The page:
- CBS airs "60 Minutes" interview with President Obama
- Obama: The GOP thought its "best bet" was inaction, thinking the economy will worsen
- He laments what he calls a dearth of "honest conversation" in Washington
- He says Gingrich has been around "a long time" and Romney has "lot of practice" in politics
President Barack Obama accused Republicans of making a blunt political calculation after his election three years ago, deciding to resist his initiatives, skirt compromise and bank on the economy getting worse to bolster their re-election prospects.
Openly speculating in a CBS interview on the GOP's strategy, Obama said Republications decided: "Our best bet is to stand on the sidelines because we think the economy is going to get worse and, some point, just blame him (Obama)."
"So we haven't gotten the kind of engagement that I would have liked, " Obama said in the interview that aired Sunday on CBS's "60 Minutes."
The president tried to frame what he predicted will be a "great debate" next year, when he's up for re-election, as a "stark" choice between "a system in which the people who have benefited the most (should) do a little bit more, or they (should) not."
"Do they think that cutting taxes further -- including on the wealthy (and) cutting taxes on corporations -- gutting regulations: Do we think that is going to be more successful?" Obama asked rhetorically. "If the American people think that's going to be the recipe for success ... then I am going to lose."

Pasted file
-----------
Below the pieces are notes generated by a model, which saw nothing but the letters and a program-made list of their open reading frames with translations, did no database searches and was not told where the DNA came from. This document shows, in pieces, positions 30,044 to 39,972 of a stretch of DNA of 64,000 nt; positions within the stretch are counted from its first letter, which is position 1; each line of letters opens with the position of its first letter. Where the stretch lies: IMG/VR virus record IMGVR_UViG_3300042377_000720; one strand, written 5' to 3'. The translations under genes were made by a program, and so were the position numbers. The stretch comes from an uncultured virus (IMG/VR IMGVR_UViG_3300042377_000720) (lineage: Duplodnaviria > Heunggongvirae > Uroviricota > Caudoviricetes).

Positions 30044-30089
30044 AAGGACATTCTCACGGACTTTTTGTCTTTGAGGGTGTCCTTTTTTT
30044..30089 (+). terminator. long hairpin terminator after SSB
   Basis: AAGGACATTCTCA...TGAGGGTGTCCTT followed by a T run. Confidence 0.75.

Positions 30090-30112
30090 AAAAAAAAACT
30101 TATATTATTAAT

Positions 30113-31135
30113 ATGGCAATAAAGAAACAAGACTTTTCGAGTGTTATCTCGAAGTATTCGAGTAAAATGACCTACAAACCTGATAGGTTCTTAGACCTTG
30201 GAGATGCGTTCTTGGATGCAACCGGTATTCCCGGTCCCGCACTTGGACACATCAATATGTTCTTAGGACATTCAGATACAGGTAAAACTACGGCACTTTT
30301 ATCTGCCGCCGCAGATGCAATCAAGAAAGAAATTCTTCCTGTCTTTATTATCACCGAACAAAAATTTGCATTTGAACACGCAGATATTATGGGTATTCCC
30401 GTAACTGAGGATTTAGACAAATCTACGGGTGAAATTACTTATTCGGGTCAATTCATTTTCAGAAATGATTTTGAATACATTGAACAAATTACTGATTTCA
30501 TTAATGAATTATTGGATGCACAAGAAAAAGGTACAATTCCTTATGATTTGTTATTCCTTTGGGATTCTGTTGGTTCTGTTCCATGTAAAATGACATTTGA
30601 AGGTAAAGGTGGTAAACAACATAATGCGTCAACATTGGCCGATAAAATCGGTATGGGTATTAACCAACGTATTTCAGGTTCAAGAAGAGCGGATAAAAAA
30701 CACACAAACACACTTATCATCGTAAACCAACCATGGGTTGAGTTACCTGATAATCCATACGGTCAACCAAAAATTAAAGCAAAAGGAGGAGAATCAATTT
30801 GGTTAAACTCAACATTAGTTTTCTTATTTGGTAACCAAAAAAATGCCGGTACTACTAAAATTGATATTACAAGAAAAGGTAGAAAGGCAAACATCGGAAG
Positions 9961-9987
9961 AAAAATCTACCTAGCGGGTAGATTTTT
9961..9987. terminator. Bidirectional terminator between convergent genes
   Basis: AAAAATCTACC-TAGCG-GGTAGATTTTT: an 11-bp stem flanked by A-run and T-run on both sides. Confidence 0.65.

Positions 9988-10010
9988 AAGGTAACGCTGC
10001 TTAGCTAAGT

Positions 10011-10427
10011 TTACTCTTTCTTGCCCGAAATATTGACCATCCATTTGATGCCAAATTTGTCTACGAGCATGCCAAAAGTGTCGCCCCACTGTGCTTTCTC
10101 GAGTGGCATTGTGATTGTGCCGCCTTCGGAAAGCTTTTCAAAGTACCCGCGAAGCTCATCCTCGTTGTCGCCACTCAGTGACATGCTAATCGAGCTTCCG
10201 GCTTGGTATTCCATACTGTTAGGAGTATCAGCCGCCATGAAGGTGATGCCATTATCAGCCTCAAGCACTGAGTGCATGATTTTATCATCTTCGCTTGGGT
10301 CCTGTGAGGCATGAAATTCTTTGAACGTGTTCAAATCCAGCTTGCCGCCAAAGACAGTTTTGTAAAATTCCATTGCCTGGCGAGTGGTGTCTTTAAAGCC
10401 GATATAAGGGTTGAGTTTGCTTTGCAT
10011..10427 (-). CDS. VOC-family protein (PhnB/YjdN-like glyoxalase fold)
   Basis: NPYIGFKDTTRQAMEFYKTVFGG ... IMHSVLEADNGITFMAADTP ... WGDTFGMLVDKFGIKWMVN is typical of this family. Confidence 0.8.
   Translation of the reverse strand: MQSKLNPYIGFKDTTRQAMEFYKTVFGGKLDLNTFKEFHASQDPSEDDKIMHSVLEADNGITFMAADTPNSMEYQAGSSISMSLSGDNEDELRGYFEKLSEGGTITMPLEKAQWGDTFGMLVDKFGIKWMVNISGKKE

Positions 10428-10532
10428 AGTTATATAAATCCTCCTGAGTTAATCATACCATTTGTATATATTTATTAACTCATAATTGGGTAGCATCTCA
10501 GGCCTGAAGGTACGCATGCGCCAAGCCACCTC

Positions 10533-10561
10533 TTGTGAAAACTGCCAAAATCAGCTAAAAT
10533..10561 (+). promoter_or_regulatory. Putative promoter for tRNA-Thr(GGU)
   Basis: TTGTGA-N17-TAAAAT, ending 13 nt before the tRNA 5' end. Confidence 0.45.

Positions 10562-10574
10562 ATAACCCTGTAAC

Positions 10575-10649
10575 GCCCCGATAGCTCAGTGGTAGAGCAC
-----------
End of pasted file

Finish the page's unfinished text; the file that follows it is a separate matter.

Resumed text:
The president lamented what he described as a lack of "honest conversation about the greatest income inequality since the 1920s" or who and what was responsible for "the worst financial crisis since the Great Depression."
He dismissed Republican criticisms he has been engaging in class warfare or promoting socialism. Focusing on making life easier, fairer and more prosperous for middle class citizens should be a shared goal, the president said.
"What's happened to the bargain, what's happened to the American deal that says we're focused on building a strong middle class?" Obama said.
Recent polls suggest that the president's approach is not resoundingly resonating among the American public. His disapproval ratings in two polls taken last week -- from Gallup and Rasmussen -- were at 50% or higher, for instance.
Obama said that such sentiments are to be expected, given that economy is not "moving in a way that benefits everybody, as opposed to just a few." And he also said that it would take many years, and perhaps multiple presidents, to turn around the economy and change the culture in Washington.
"I'm the captain ... on the ship, and it's going through really bad storms," he said. "Even if we'd done the right things, if people's reality right now is still difficult, they're going to be frustrated."
At the same time, the president gave no indication that his policies hadn't been universally successful -- from stimulus and other efforts to prevent an economic depression, to new financial regulations, the auto bailout and health care reform.
"We did all the right things to prevent another Great Depression and to get the economy growing again, and to get job creation again," said Obama, noting the economy has grown for each of the past nine quarters. "But it hasn't made up for the hole that was created in the six, nine, 12 months before my economic policies took effect."
The president suggested it didn't matter who emerged from the Republican primary as his 2012 challenger, saying that all the candidates share the same "core philosophy." Still, he did characterize the two front-runners by name as veteran politicians.
"(Former House Speaker Newt) Gingrich is somebody who has been around a long time and is good on TV and is good in debates," Obama said. "But (former Massachusetts Gov.) Mitt Romney has shown himself (as being) good at politics as well. He's had a lot of practice at it."